Tue | Nov 30, 2021

SOS messages, panic as virus breaks India’s health system

Published:Monday | April 26, 2021 | 10:51 AM
Family members of a person who died due to COVID-19 perform the last rites at a crematorium in Jammu, India, Monday, April 26, 2021. (AP Photo/Channi Anand)

NEW DELHI (AP) — Dr. Gautam Singh dreads the daily advent of the ventilator beeps, signaling that oxygen levels are critically low, and hearing his critically ill patients start gasping for air in the New Delhi emergency ward where he works.

Like other doctors across the country, which on Monday set another record for new coronavirus infections for a fifth day in a row at more than 350,000, the cardiologist has taken to begging and borrowing cylinders of oxygen just to keep his most critical patients alive for one more day.

On Sunday evening, when the oxygen supplies of other nearby hospitals were also near empty, the desperate 43-year-old took to social media, posting an impassioned video plea on Twitter.

“Please send oxygen to us,” he said with folded hands and a choked voice. “My patients are dying.”

India was initially seen as a success story in weathering the pandemic, but the virus is now racing through its massive population of nearly 1.4 billion, and systems are beginning to collapse.

SOS messages like the one Singh sent reveal the extent of panic in a country where infections are hitting new peaks daily.

In addition to oxygen supplies running out, intensive care units are operating at full capacity and nearly all ventilators are in use. As the death toll mounts, the night skies in some Indian cities glow from the funeral pyres, as crematoria are overwhelmed and bodies are burned outside in the open air.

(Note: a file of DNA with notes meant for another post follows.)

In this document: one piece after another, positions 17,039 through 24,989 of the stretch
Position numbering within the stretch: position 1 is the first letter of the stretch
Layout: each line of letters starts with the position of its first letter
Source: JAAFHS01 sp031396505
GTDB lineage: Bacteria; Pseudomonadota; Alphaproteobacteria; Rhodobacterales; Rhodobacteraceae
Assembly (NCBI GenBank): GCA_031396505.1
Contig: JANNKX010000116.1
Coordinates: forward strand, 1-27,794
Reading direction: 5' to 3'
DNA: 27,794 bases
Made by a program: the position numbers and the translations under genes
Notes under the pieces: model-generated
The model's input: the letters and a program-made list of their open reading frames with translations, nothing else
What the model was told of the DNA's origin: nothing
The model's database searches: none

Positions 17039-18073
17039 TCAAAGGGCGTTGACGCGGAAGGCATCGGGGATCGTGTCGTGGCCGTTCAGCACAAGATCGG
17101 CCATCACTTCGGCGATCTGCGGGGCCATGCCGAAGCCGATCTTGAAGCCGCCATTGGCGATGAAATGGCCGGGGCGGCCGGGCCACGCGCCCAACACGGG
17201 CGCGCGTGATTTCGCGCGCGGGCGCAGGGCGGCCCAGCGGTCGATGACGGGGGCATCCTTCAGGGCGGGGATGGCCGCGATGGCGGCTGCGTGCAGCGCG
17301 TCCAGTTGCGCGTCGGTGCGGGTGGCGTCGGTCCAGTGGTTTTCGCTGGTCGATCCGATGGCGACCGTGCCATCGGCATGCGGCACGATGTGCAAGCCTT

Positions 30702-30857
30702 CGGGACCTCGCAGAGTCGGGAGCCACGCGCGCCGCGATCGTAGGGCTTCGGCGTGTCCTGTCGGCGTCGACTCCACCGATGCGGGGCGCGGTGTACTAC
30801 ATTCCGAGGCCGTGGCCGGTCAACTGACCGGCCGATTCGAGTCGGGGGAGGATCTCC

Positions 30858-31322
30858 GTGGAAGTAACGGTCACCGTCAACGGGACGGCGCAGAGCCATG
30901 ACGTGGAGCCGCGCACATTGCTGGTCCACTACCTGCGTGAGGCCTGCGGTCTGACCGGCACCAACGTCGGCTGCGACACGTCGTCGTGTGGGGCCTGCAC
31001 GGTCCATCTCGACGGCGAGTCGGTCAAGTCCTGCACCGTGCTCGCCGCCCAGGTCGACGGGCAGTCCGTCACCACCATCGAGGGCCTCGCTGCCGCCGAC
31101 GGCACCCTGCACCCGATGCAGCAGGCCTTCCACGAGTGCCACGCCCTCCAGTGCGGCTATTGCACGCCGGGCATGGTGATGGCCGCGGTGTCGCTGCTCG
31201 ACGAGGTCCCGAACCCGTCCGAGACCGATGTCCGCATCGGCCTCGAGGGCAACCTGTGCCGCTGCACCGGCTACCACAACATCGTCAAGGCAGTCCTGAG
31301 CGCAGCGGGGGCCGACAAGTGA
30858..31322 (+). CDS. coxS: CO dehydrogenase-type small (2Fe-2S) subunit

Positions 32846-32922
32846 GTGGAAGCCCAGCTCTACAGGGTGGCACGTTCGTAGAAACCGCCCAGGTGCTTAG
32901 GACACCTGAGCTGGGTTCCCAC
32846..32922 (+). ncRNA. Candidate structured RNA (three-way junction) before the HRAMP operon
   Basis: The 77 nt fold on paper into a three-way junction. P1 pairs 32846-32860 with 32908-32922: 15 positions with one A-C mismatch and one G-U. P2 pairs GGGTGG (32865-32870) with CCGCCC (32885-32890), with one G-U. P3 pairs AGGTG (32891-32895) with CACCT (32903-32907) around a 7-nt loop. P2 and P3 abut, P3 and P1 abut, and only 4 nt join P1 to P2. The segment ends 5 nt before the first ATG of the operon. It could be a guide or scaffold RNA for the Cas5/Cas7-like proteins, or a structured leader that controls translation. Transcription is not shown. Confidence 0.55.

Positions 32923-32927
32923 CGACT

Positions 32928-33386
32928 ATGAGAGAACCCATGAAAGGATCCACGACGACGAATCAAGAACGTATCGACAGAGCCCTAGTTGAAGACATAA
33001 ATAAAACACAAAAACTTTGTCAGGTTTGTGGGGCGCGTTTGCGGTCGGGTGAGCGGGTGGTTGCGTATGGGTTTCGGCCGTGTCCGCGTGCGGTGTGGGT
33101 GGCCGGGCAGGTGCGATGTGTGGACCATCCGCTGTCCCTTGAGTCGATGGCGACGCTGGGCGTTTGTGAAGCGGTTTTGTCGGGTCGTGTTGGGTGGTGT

On Monday, the country reported another 2,812 deaths, with roughly 117 Indians succumbing to the disease every hour — and experts say even those figures are likely an undercount. The new infections brought India’s total to more than 17.3 million, behind only the United States.

“I feel helpless because my patients are surviving hour to hour,” Singh said in a telephone interview. “I will beg again and hope someone sends oxygen that will keep my patients alive for just another day.”

As bad as the situation is, experts warn it is likely to get worse.

The White House said the U.S. is “working around the clock” to deploy testing kits, ventilators and personal protective equipment, and it would seek to provide oxygen supplies as well. It said it would also make available sources of raw material urgently needed to manufacture Covishield, the Oxford-AstraZeneca vaccine made by the Serum Institute of India.

“Just as India sent assistance to the United States as our hospitals were strained early in the pandemic, we are determined to help India in its time of need,” President Joe Biden said in a tweet.

Help and support were also offered from archrival Pakistan, which said it could provide relief including ventilators, oxygen supply kits, digital X-ray machines, protective equipment and related items.

Germany’s Health Ministry said it was “urgently working to put together an aid package” for India consisting of ventilators, monoclonal antibodies, the drug Remdesivir, as well as surgical and N95 protective masks.

But many say it is too late — the breakdown a stark failure for a country that boasted of being a model for other developing nations.

Only three months ago, the country’s leaders were boisterous, delivering messages that the worse was over.

In January, Prime Minister Narendra Modi declared victory over the coronavirus, telling the virtual gathering of the World Economic Forum that India’s success couldn’t be compared with anywhere else.

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